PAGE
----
A reflection group of about 15 leading civil-society activists, experts, and academics from around the globe has assessed conventional and alternative models of development and well-being, reconsidered development goals and indicators, and drawn conclusions for future development strategies. It provided specific policy recommendations for the UN Rio+20 Conference but went unheard. The group argues that the state can respond quickly to the societal and ecological disaster we are facing if based on democratic legitimacy and accountability. In times of growing global interrelationship between societies, economies and people, universally agreed principles are the precondition for living together in justice, peace and in harmony with nature. The group proposes eight principles as the foundation for a new sustainability rights framework.

Proposal Paper
The Commons and World Governance

It is only by moving from the idea of individual protection to the idea of protection of all that we can start to envisage the possibility of a global social contract. In other words, it is our global freedom, that is, our freedom to enjoy, thus to protect, what is common to all of us as a world community that will entice us to, and determine our will to extract ourselves from what is essentially becoming a global war on our planet, on our “commons,” and on ourselves. The concept of common goods, or simply “commons,” may have the potential of serving as the needed bond for humankind.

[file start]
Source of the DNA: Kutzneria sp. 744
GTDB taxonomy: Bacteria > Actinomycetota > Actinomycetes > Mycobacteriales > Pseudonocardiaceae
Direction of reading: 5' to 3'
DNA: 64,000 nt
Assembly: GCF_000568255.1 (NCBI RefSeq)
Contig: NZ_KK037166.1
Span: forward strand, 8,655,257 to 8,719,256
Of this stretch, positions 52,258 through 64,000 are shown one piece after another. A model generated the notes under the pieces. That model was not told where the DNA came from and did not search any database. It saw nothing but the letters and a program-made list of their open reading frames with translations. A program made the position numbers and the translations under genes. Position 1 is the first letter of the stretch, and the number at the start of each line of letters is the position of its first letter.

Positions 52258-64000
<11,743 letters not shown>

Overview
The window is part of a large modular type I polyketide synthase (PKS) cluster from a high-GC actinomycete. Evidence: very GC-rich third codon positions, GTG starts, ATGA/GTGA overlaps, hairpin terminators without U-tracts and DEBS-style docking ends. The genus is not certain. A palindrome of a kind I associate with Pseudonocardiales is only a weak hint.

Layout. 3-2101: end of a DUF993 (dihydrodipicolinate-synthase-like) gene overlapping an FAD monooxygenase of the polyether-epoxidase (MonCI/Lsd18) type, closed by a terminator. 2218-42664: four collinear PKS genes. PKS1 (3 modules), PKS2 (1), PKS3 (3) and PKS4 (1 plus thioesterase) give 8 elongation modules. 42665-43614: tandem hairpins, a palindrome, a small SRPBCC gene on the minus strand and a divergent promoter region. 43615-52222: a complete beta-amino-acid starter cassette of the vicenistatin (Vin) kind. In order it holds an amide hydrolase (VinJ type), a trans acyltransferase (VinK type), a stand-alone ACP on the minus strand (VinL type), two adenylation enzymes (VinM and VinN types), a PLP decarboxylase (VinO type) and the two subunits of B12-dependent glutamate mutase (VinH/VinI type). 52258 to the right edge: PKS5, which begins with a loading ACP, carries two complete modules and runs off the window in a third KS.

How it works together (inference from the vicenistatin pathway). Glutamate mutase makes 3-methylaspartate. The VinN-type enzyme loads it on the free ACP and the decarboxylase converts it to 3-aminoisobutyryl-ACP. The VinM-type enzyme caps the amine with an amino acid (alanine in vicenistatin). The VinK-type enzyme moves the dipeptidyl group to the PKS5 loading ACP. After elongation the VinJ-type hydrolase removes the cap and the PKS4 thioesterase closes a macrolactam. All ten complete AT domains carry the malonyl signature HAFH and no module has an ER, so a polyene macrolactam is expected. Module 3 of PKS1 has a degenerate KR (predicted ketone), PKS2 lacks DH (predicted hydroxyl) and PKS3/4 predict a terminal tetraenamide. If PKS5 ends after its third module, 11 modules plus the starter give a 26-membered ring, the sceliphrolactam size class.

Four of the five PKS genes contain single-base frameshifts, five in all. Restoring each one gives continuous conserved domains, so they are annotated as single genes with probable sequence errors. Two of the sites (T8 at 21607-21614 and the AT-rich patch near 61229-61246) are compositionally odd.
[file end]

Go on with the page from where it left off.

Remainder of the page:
This Proposal Paper is still in the makings. It will be enhanced by your comments and opinions. Feel free to send them to info@world-governance.org.

United Nations Conference on Sustainable Development
Rio+20: Failed Diplomacy, Feeble Democracy

This incisive and spirited critique of the “Rio +20” Conference will take you behind the scenes of the power play in Rio and its tedious, fallacious, and, all things considered, sterile staging. It blasts nation states, their “national interests,” and their blindness to the general interest. “What we saw in Rio was a world ecological Munich, orchestrated by Brazilian diplomacy,” it declares.

“So what now? We have to take controversial initiatives. Consensus will have to be discarded if that is the price for saving the planet.”

News from our Allies

Banner created by communities of Grand Cape Mount, Liberia, in protest at the loss of their customary land to Sime Darby without their free, prior and informed consent. Photo: Justin Kenrick.
Responsible farmland investing? Current efforts to regulate land grabs will make things worse

While Rio+20 was being staged, international agencies and the international financial world blissfully pursued what amounts to the confiscation of land that serves to preserve biodiversity and food self-sufficiency, in short, the very life of its inhabitants, in order to put it to work for transnational corporations. They are calling this “large-scale land acquisitions” to gloss over what is actually land grabbing and they claim they are developing “responsible” regulation, which in any case would never be binding. Initiatives to stop this perverse and ultimately criminal process are underway, but this is a huge, uphill battle. We need to stop the financing of land grabs, not make them acceptable.

World Governance Index
Australia, Papua New Guinea

The Forum for a new World Governance launched the World Governance Index - WGI project in 2008. The idea was to develop a “tool” that would allow the players in charge of governance to be aware of the emerging issues and problems, and to help them to find the necessary solutions.
For this issue of the FnWG newsletter we are offering you the WGI 2011 for two countries in Oceania, as well as their ranking compared to their WGI 2008.

See or publish the map of the WGI.

World Governance Index
Proposal Papers
Dossiers and Documents
Document Database